Milhaud’s great early ballet, Le boeuf sur le toit (1919, scenario by Cocteau), is one of his most protean pieces, with different dissonances and rhythms emerging in each recording. On a Leonard Bernstein recording with the Orchestre National de France (EMI CDC-7 47845 2), the sound is very sleek and glitzy, like a good pops orchestra or Broadway pit band. Lush, polished string textures and mock-sentimental phrasing initially help to emphasize the roughhouse parody aspects of the piece, but the joke soon wears thin. There seems to be a cultural misunderstanding at work here and the results sound Americanized, a little like faux Gershwin (or faux Bernstein). Rubati and tempo changes are exaggerated, leading to an unfortunate sense of overcontrol. One initially finds the performance refreshingly varied; it soon comes to seem artificially segmented and overemphatic.
Far better is a performance by Yan Pascal Tortelier with the Ulster Orchestra (Chandos 9023, recorded 1991). The pace is brisker than Bernstein’s, and the music thrives under this approach. Tortelier and the Ulster players have staked a solid claim to the modern French repertoire with recordings of Debussy, Ravel and others. The orchestra’s soloists really shine here, especially the trumpet, oboe, bassoon and flute, and the string group has a wonderful unanimity, with exciting crescendi and accelerandi. Most important of all, the Brazilian rhythms are persuasively handled by this Irish group.
An electrifying performance of Le boeuf sur le toit has recently been issued on the Praga label, distributed by Harmonia Mundi. This new imprint has issued four Milhaud centenary CDs, titling the volumes “The Musician of the Twenties,” “The `Lyric’ Musician,” “Milhaud in Prague,” and “The Musician of the Rhône” (Praga PR 250 007, 250 008, 250 012 and 250 013, respectively). These discs, the only ones specifically issued to honor the anniversary of the composer, consist of live and studio recordings, made for the most part in Prague, all between 1957 and 1990. They provide a good introduction to Milhaud’s oeuvre, and most of the renditions are very fine. In the case of Le boeuf sur le toit, the live 1989 performance, by the Czech Philharmonic Orchestra under Libor Pesek, is delirious with pleasure, as if the players had learned of their liberation that very day (and perhaps they had). As one might expect of a live recording, there are occasional clams in the oboe, horn, etc., but overall the ensemble precision and the level of playing are astounding, from the shuffle of the guiro and tambourine, to the eager, optimistic trumpet, to the special warmth of the Bohemian string and clarinet sound. If you can sit still while listening to this, you really ought to see a doctor.
As good as the Prague performance is, however, there is an even better one, just released on the Hyperion label (CDA66594). On this all-Milhaud disc, recorded in January 1992, Ronald Corp and the New London Orchestra give an intensely focused, detailed view of the score that is wonderfully lively and spirited. Corp’s opening tempo is nearly as slow as Bernstein’s, and he indulges in just as many rubati and tempo changes, but with absolute fidelity to the score. Where Pesek’s performance is all ecstasy, Corp’s is all desire; his slower tempi produce the most seductive Latin rhythms of any recording. Given the chamber music detail of Corp’s interpretation (and Hyperion’s excellent sound reproduction) all the players really glow, both as individuals and as section members. The solo flute/piccolo, oboe, bassoon, horn, and trumpet are saucy, wistful and haunting in turn. Every nuance of the score is highlighted perfectly. This is the only recording in which the plucked first violins and violas at rehearsal letter “R” actually sound like a banjo, a great dancehall effect. Corp and the New London Orchestra are a real find. The liner notes, by Robert Matthew-Walker, are a better introduction to Milhaud than most of the articles and books on the composer.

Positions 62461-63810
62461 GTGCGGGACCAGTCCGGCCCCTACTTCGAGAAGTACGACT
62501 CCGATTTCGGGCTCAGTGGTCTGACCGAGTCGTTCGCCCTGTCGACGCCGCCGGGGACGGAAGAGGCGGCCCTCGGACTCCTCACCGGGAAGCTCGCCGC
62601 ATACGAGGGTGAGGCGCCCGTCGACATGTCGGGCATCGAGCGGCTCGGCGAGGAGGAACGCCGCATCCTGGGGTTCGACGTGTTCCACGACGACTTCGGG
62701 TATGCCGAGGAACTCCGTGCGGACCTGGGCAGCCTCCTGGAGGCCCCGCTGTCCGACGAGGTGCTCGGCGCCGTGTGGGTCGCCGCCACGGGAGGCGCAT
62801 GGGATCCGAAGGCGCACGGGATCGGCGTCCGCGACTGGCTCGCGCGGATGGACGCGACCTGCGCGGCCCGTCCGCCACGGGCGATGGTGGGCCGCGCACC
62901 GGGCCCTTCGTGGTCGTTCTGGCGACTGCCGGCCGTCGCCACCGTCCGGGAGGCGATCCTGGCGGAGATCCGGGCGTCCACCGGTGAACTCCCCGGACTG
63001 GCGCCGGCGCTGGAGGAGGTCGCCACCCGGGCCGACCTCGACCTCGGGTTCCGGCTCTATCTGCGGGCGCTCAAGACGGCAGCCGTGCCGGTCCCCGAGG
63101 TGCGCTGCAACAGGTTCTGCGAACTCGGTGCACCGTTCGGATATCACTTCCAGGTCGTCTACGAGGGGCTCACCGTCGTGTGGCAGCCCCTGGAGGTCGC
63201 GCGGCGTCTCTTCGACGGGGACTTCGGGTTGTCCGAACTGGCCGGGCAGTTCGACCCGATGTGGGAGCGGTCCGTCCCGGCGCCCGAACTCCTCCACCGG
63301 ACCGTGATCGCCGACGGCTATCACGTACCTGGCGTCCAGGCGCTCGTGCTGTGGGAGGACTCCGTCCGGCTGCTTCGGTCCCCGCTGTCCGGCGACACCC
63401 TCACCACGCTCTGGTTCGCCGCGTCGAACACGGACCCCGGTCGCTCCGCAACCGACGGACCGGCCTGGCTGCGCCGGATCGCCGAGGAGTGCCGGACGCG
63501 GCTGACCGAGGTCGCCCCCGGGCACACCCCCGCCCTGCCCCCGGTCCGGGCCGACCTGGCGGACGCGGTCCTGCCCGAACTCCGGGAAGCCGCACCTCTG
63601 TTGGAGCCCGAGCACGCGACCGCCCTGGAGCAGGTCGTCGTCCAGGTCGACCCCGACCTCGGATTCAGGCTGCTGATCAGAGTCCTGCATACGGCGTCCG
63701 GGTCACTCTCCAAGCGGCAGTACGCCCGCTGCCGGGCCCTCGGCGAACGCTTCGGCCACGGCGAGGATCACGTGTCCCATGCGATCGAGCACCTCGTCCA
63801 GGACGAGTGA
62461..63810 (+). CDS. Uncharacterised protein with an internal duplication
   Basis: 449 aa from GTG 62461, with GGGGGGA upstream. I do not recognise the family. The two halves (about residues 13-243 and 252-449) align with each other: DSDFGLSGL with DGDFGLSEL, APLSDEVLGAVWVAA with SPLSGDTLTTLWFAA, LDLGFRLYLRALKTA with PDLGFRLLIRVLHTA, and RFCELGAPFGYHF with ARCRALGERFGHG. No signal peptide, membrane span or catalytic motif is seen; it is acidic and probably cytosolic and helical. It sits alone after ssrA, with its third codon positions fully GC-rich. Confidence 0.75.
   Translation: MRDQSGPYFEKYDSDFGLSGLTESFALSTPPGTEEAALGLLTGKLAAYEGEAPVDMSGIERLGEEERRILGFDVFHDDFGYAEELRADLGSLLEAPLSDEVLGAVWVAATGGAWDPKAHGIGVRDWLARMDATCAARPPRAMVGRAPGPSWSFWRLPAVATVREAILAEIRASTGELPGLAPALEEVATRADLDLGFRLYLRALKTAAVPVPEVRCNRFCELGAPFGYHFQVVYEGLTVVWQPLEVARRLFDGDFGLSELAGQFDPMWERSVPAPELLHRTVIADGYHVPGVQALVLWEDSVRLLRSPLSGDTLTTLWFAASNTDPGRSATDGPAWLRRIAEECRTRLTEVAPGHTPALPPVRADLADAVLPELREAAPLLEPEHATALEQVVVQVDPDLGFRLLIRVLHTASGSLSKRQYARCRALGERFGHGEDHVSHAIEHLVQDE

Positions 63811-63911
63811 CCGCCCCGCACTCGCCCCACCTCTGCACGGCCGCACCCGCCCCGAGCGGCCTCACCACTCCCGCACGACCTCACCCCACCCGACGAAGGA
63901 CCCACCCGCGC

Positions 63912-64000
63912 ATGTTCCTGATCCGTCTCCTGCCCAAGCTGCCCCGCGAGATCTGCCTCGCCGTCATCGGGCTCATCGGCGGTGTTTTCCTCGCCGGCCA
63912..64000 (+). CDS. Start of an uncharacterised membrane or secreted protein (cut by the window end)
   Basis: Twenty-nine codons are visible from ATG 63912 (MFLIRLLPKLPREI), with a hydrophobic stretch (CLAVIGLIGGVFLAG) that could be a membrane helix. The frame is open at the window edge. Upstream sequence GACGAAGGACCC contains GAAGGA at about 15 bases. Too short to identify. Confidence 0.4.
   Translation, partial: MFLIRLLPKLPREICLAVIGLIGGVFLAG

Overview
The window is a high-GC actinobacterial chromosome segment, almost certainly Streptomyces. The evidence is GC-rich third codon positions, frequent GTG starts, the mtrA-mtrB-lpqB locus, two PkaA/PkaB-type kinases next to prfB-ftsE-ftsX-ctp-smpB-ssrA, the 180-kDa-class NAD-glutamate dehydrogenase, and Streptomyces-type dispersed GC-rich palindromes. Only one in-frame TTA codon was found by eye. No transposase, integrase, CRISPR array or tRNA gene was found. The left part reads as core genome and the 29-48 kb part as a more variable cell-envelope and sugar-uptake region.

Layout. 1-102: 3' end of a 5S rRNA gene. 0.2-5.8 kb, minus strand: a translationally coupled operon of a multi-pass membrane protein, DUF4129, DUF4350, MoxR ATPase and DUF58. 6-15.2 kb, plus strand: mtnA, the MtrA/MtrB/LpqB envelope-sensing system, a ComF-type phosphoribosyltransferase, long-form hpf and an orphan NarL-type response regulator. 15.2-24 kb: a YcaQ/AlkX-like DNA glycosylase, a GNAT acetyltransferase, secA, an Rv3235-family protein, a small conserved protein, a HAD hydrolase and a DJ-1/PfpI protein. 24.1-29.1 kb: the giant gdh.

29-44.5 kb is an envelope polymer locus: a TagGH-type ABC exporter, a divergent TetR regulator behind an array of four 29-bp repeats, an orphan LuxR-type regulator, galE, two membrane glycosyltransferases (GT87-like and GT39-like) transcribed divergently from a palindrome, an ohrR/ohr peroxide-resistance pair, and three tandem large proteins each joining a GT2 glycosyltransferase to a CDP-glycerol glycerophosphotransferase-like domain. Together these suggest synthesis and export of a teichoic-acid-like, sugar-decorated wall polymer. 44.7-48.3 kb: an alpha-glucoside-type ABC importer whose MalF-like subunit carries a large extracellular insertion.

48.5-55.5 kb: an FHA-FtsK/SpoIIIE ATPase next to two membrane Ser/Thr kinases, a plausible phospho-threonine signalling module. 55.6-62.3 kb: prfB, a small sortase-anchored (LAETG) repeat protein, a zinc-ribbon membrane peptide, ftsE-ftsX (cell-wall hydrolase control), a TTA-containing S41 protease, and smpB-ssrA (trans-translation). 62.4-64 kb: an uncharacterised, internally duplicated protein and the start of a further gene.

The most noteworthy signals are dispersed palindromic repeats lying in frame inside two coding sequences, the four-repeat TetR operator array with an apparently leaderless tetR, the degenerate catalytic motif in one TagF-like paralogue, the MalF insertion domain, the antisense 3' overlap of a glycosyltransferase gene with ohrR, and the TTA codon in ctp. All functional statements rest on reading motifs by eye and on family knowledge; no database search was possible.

Of all Milhaud’s works, Le boeuf sur le toit probably survives transcription better than any other. In 1919, when the work was still new, Milhaud made an arrangement for violin with orchestra or piano, under the title Cinéma-fantaisie (conceived as a possible soundtrack for a Chaplin silent film). Both settings of this version were premiered in 1921 by the violinist René Bénédetti, with an added cadenza by Arthur Honegger. Bénédetti’s performance of excerpts from this arrangement is now available on a fascinating three-CD set, “Darius Milhaud, enregistrements historiques, 1928-1948” on the Classical Collector label (150 122, released in 1992). This set is a treasury of superb renditions of Milhaud’s music by the performers he loved best, often with the composer himself playing or conducting. In the case of the Cinéma-fantaisie, the excerpted performance by Bénédetti with Jean Wiéner at the piano is full of fire and technically almost flawless. The sound is extraordinary for a 1928 recording. An excellent four-hand piano rendition of Le boeuf sur le toit by Philippe Corre and Edouard Exerjean was released in 1986 (Pierre Verany PV 786 091). This version, which opens at a breakneck pace, successfully brings out the crazy rhythms and anarchic spirit of the piece. It is paired with good performances of Scaramouche and Carnaval à la Nouvelle-Orléans and is hard to find in this country, but well worth looking for.
Some graphical elements on this and following pages courtesy of the Performing Arts Collection, UCI Libraries, which provided Modern Swedish Ballet by Bengt Nils Hager both as an exhibition catalogue with attached color plates (London: Victoria and Albert Museum, 1970) and as a book (New York: M.H. Abrams, 1990).